“Plenty of agents are guilty of being reactive instead of proactive when it comes to managing their time. Your proactive work is best prioritised by what is dollar productive – the things you do that help your business grow. Next, take a look at the things you do that don’t directly generate income, but are still necessary. Ask yourself if you can delegate these duties to someone else. It may even mean hiring a new staff member.   

“Before saying you can’t afford it, ask yourself what your time is worth. What is your hourly rate? If you could create more hours in the day to do more work that is dollar productive, then incurring some minor expenses may not be too difficult to manage.” “Once you’ve allocated your time, stick to it. Don’t be your own worst enemy by overcommitting yourself”

STEVE LITTLE currently works for his own commercial property agency, but he worked in residential property for 25 years and was principal for the largest office in Coffs Harbour until 2005. Mr Little’s health and home life were put in jeopardy when he began to be overworked.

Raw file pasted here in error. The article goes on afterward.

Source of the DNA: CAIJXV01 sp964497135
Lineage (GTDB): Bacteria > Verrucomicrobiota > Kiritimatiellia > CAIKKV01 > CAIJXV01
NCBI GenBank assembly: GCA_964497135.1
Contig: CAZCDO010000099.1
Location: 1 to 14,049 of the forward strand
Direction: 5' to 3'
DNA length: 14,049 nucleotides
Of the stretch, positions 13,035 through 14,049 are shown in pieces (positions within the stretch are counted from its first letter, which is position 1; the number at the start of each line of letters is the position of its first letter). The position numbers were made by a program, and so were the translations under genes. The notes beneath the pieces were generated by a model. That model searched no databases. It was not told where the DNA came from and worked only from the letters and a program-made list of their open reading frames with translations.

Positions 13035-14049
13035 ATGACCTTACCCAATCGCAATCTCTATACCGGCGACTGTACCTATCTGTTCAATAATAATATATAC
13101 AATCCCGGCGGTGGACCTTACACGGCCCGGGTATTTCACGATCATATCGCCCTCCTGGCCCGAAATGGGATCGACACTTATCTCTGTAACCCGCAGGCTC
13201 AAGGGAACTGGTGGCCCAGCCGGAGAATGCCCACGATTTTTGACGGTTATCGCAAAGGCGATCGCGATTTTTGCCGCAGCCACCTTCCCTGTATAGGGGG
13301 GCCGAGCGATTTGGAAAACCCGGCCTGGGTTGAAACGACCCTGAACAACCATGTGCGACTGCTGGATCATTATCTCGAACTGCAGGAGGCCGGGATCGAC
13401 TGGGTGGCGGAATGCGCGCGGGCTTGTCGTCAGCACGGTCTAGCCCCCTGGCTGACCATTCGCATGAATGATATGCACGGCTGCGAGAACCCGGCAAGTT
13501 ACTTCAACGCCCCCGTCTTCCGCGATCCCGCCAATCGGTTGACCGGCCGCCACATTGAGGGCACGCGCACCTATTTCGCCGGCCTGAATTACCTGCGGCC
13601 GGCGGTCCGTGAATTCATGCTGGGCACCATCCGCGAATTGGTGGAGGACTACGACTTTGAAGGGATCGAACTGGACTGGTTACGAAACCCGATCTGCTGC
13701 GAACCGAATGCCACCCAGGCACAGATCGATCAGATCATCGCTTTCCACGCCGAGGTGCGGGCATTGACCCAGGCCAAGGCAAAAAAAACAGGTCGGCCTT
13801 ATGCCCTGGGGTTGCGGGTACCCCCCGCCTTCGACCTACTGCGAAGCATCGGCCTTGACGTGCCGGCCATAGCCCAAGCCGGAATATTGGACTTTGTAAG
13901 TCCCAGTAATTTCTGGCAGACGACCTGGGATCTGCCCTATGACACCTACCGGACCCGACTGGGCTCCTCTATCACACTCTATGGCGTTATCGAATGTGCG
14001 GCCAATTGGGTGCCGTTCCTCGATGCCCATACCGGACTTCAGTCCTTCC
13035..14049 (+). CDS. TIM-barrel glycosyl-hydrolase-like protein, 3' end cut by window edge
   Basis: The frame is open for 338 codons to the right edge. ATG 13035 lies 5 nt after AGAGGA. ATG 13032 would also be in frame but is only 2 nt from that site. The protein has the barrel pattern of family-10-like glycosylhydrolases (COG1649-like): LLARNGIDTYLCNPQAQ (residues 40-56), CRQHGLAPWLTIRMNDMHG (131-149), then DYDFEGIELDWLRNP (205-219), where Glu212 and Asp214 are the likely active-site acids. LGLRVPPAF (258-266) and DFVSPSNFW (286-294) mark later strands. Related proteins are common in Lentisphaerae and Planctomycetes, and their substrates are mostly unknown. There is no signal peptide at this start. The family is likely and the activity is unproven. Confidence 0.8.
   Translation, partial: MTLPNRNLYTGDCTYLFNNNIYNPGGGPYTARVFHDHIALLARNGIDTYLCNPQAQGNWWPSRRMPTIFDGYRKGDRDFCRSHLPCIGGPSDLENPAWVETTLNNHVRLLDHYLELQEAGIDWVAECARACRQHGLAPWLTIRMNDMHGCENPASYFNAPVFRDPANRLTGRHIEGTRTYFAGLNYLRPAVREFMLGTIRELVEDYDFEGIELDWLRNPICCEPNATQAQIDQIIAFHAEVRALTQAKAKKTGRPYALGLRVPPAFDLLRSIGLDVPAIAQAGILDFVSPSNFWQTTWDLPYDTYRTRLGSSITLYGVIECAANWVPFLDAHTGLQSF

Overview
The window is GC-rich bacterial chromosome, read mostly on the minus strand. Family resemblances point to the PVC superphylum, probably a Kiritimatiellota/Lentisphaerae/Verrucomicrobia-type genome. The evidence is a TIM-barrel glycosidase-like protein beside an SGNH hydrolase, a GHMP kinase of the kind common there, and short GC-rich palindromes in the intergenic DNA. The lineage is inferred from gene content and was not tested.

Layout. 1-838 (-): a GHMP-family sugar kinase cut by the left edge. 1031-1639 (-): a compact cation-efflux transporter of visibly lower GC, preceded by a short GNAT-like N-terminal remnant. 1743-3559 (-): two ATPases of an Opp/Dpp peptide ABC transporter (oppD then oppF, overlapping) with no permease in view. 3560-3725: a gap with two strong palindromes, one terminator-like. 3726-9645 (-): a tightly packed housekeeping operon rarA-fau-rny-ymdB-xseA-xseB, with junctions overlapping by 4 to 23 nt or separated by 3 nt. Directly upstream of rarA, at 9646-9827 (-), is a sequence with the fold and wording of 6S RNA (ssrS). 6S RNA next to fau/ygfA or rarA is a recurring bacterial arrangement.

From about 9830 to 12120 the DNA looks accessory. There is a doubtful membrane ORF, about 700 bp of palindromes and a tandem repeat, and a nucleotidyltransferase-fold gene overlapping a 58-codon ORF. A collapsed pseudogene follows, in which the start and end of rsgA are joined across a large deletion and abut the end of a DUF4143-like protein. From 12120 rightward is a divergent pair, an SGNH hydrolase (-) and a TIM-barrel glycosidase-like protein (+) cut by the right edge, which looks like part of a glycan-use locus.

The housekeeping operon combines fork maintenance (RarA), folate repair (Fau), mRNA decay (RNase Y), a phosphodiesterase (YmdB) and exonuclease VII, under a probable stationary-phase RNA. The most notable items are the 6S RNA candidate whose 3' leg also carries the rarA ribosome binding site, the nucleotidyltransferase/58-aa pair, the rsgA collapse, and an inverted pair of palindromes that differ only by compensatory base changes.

“I had become irritable and would snap at staff,” he recalls. “It was usually over fairly simple things like not putting the welcome mat out.

“It just about killed me. I had a huge business, and I was lucky enough to have someone pull me aside and say, ‘You’re killing yourself you silly bugger. Sit down and let’s have a chat’.

“The first thing was getting my home life under control. I didn’t realise that I had challenges at home – I was causing stress for my wife. When we sat down and had a good talk one night over a glass of red, she was heading in a totally different direction to where I was heading.

“One of the interesting things I found was that she was concerned that I was working six days a week as a real estate agent, doing lots of overtime and so on. She told me it was good to have nice things, but not if she was going to lose me as a result. After our talk, I realised it didn’t matter if the house took another five years to pay off and so we chose to align our goals.

“We made a conscious decision that I would come home for lunch every day. So into my diary went the commitment at 1:00pm every single day to come home for lunch.

“The other thing that helped me with my stress was that she got me onto a really good diet. We eliminated processed food and anything with chemicals in it.

“You just don’t want to kill yourself for the sake of a few dollars – it’s just not worth it.”